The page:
The country has been mired in a civil war since 2013, leaving tens of thousands dead and millions more displaced.

    I spoke with David Marshall, coordinator of a U.N. human rights mission to South Sudan, via Skype earlier today.

    DAVID MARSHALL, UN Coordinator for South Sudan: Our findings were quite stark, that war crimes and crimes against humanity have been perpetrated in 2015 by the government. The government has instilled or undertaken a campaign of terror in the country to displace, kill, rape, loot and destroy civilian property.

    HARI SREENIVASAN: To see our full interview with David Marshall on the atrocities in South Sudan, visit our Web site, PBS.org/NewsHour.

    The number of North Korean cyber-attacks on the South have doubled over the past month. South Korean intelligence officials sounded that warning today to parliamentary lawmakers. They said the North tried, but failed to hack into their railway control system and computer networks of financial institutions. The hackers also stole information from the smartphones of dozens of South Korean officials.

    President Obama nominated U.S. Army General Curtis Scaparrotti to be NATO’s new top military commander. Scaparrotti, currently commander of U.S. forces in South Korea, will succeed U.S. Air Force General Philip Breedlove as NATO’s supreme allied commander of Europe. The nomination, pending Senate approval, comes amid ongoing tensions with Russia and a refugee crisis plaguing Europe.

    A South African man says his son may have found a piece of missing Malaysia Airlines Flight 370 in Mozambique. The teenager found the part on December 30 in the town of Xai-Xai, thousands of miles from the flight’s last known coordinates. The piece has a five-digit number on it, which authorities said indicates it may belong to a Boeing 777. Officials are sending it to Australia to be examined.

    In Japan today, mourners marked the fifth anniversary of the 2011 earthquake and tsunami that killed more than 18,000 people. The country’s northeast coastline was devastated, and still hasn’t been fully rebuilt.

    Japanese officials, including Prime Minister Shinzo Abe, held a moment of silence in Tokyo. He struck a positive tone in a speech at the altar for victims.

    SHINZO ABE, Prime Minister, Japan (through interpreter): In the past, our nation suffered countless disasters that could be described as national crises, but overcame them each time with determination and hope. I vow once again that we will follow hand in hand in the footsteps of our forefathers and continue to move forward.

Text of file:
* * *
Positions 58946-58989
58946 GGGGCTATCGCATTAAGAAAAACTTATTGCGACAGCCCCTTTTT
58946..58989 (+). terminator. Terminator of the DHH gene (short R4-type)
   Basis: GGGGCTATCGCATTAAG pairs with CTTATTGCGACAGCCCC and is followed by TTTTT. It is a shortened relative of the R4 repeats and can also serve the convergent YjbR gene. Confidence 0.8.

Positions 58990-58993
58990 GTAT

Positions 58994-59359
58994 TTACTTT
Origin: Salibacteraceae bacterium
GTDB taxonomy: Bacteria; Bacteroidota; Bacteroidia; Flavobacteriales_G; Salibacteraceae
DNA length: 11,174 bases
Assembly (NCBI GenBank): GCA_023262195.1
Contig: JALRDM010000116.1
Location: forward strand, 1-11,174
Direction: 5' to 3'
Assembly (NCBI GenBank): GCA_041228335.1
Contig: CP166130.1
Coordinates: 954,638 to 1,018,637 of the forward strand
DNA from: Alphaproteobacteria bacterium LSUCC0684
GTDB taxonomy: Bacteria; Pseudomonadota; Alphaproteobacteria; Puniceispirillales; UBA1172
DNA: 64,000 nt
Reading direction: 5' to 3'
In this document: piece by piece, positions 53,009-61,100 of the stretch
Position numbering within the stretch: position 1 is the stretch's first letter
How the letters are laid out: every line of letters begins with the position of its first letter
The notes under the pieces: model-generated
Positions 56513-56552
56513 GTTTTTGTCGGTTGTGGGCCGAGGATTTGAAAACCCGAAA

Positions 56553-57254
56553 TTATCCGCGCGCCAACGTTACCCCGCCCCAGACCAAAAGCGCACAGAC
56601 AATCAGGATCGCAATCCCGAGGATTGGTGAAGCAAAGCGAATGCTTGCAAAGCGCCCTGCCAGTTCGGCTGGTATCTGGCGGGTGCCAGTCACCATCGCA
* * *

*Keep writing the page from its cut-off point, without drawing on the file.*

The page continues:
HARI SREENIVASAN: The anniversary also sparked protests against nuclear power, after the meltdown at the Fukushima Daiichi power plant. We will have more on the cleanup efforts there later in the program tonight.

    The Department of Health and Human Services pledged $94 million to help fight against heroin and opioid drug abuse. The money will go to 271 centers across the country and be used to treat roughly 124,000 new patients. It comes a day after the Senate overwhelmingly passed a bill to help state and local programs, but that measure didn’t include any new funds.

    The world anti-doping agency announced there have been 99 positive tests for meldonium this year. That includes Russian tennis star Maria Sharapova’s sample. The blood-flow-boosting drug was banned on January 1 for its performance-enhancing benefits. Sharapova admitted she’s been taking it for a decade for health issues, but didn’t know it had been banned.

    At least seven of the confirmed cases come from Russian athletes. Those who test positive face up to a four-year ban.

    Stocks closed higher on Wall Street today to round out a four-week rally. The Dow Jones industrial average gained 218 points to close at 17213. The Nasdaq rose 86 points, and the S&P 500 gained 32. For the week, the Dow and the S&P gained more than a percent. The Nasdaq rose just under a percent.

    And after his year in space, astronaut Scott Kelly has announced his retirement. NASA said he will retire on April 1. Kelly worked for NASA for nearly 20 years. Kelly also holds the American record for the most cumulative time in space at 520 days.

    Still to come on the “NewsHour”: first lady Nancy Reagan laid to rest; Mark Shields and David Brooks analyze the week in news; the cleanup continues five years after the Fukushima nuclear plant disaster; and much more.

    The post News Wrap: Devastating southern floods continue; UN warns of crisis in South Sudan appeared first on PBS NewsHour.


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    syrianvoices

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    HARI SREENIVASAN: Fighting in Syria continues into its fifth year. As the death toll grows and cities are destroyed, Syrian artists, many of them forced to flee their country, have sought ways to respond.

    In recent months, we have profiled a number of these artists in our online Art Beat series Syrian Voices.

    Jeffrey Brown has our look.

    JEFFREY BROWN: A horror story told in one minute, that’s the idea behind “Fade to Black,” a short film by Amer Albarzawi, who shows us what’s happened in Syria through the changing image of Farah Brisly, an actress from Damascus who now lives in Istanbul.

    It’s just one of the ways Syrian artists have responded to the destruction in their country. In a refugee camp in Lebanon, Farah’s sister, Diala, has found another, working with Syrian children to design and painting murals with them to bring some color and joy to their lives.

    Diala spoke to us by Skype from her home in Beirut.